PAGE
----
A Guide to Shenandoah National Park
Shenandoah is so much more than a scenic drive.
Just an hour and a half from the bustling city of Washington, D.C. is Shenandoah National Park, a sprawling wonderland with a full 500 miles of trails that—sadly—most folks just drive past. Sally Hurlbert, a management specialist here, says that it’s “most famous for the Skyline Drive, the 105-mile road built to take you through the park.”
It’s worth stopping in, of course. There are gorgeous hikes appropriate for every skill level—distance hiking; viewpoint climbs like a popular one up Hawksbill mountain; even full-moon hikes under a spectacular, starry sky. “We’re pretty far away from D.C.,” says Hurlbert. “We don’t get a lot of light pollution. You’re able to see the constellations and stars beautifully.” Just remember to bring a flashlight, she suggests, because even when there’s a full moon, the tree-lined paths remain quite dark.
For those who love a challenge, there’s great rock climbing here. If you’re not quite an experienced mountaineer, but you love a good scramble, check out Bearfence. “Kids love it,” she says of the mile-long loop. “I took my son on it for the first time when he was five. I was a nervous wreck, but he was fine. Kids are just really natural rock climbers.”
Visitors can also check out the knockout waterfalls (the tallest of which is more than 93 feet tall) and historic spots like Camp Rapidan, President Hoover’s summer retreat in the late 20s and early 30s. The late President was a fisherman, Hurlbert explains, so he would come up to Shenandoah from the city to relax. Fishing is still legal here—although most streams are catch and release only—but “there are about a dozen streams where you can harvest the fish,” says Hurlbert, so long as you have a Virginia fishing license.
And if you’ve always wanted to hike a stretch of the Appalachian trail, it stretches right through Shenandoah. There are several campgrounds where you can kick back for a night before heading out to appreciate the route—or you can plan outings around the events that take place here. In August, there’s a Blackberry Delight festival, replete with live music, pony rides, and lots of tasty blackberry dishes. September is the Apple Butter Celebration, an homage to a treat that is well-liked in the region, says Hurlbert. You’ll see copper pots where apple butter is bubbling away, and you can purchase jars to take home.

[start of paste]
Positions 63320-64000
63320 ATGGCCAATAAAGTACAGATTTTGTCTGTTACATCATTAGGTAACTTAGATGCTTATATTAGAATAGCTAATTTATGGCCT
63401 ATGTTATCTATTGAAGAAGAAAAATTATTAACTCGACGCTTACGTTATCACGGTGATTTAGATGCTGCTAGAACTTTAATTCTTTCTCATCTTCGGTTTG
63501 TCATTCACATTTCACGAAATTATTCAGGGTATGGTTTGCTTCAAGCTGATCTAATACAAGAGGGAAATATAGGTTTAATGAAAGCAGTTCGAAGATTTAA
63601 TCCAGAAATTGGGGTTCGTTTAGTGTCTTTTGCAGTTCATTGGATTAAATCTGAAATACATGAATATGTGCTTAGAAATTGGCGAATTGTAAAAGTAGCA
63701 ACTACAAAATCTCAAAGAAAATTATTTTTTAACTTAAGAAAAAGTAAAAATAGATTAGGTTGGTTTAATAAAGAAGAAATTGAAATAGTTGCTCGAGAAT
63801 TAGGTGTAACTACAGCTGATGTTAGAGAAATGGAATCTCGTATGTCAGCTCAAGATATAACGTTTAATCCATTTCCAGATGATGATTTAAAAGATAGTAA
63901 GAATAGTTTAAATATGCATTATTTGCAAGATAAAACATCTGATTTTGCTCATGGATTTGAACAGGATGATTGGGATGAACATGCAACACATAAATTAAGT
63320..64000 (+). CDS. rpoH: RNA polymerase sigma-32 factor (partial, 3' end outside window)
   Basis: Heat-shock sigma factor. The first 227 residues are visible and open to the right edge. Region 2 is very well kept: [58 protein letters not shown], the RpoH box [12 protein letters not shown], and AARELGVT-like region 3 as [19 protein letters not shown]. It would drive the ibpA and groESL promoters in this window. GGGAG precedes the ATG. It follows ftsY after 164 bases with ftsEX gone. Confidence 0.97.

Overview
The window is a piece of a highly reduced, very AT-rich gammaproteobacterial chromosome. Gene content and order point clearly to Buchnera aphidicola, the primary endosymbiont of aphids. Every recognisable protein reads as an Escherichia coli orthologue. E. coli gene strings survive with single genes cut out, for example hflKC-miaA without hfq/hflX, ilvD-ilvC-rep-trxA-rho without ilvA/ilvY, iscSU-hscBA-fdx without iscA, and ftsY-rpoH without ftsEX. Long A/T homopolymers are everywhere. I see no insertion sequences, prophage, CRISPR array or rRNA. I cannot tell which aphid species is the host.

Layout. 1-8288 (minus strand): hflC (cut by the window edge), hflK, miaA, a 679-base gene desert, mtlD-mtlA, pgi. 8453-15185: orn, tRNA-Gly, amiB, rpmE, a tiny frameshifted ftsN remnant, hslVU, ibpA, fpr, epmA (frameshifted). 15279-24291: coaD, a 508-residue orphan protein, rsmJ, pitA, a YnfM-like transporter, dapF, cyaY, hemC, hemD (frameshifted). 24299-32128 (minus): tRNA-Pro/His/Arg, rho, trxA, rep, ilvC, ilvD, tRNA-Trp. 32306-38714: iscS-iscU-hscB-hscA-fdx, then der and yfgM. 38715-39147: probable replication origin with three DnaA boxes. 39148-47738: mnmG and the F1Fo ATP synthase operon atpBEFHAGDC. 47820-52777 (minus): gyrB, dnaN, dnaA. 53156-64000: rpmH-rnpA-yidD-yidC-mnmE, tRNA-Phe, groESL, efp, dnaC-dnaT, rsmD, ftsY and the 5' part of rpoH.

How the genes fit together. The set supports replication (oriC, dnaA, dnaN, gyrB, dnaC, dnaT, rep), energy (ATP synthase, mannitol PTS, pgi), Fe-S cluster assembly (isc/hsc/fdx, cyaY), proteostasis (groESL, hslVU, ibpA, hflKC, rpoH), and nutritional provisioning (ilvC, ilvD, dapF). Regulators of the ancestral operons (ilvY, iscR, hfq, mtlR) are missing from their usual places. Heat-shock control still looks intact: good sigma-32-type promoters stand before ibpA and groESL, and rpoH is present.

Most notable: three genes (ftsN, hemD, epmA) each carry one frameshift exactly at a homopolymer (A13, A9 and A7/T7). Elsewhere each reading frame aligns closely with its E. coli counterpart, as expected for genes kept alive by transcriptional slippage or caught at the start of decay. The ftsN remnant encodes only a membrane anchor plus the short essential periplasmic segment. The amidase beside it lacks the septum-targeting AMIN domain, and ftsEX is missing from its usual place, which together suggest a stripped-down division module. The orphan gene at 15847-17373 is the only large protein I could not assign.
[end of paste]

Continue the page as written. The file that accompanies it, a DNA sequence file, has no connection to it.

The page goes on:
The best campgrounds in Shenandoah National Park put visitors within striking distance of waterfalls, trails, mountain ridges, and outdoor activities like kayaking and rafting. Check out the rustic, wood-paneled rooms at Big Meadow Lodge, situated on 10 acres in the center of the park, or get more in touch with the wilderness at Lewis Mountain Campground.
Related: A Guide to Utah's National Parks
When looking at the calendar and planning a visit, keep in mind that this part of the world is a good 8 to 10 degrees cooler than surrounding areas, says Hurlbert. That makes it charming in July, but somewhat less so in November. No matter what time of year you visit this National Park, be sure to bring layers. Of course, come autumn, colorful sumacs and plum-hued dogwoods make Shenandoah one of the best parks for leaf peeping.
Wildlife is plentiful in Shenandoah, after all. Deer are ubiquitous, says Hurlbert, but black bears, coyotes, foxes, and bobcats are equally common. Give a bear a wide berth if you see one—at least 150 feet, advises Hurlbert—and keep any dogs on a 6-foot-leash (not a retractable one). But also keep in mind that deer, when they kick, “kick to break a bone,” she says. So although they may look cute, give them plenty of room.
Related: A Guide to Badlands National Park
No matter what season you choose for your Shenandoah ramble, and regardless of the time of day, remember the meaning of this place, which is as impressive as the scenery itself. “Shenandoah” derives from a Native American word meaning “beautiful daughter of the stars.” Whether you come here in sunlight or starlight, it will ring true.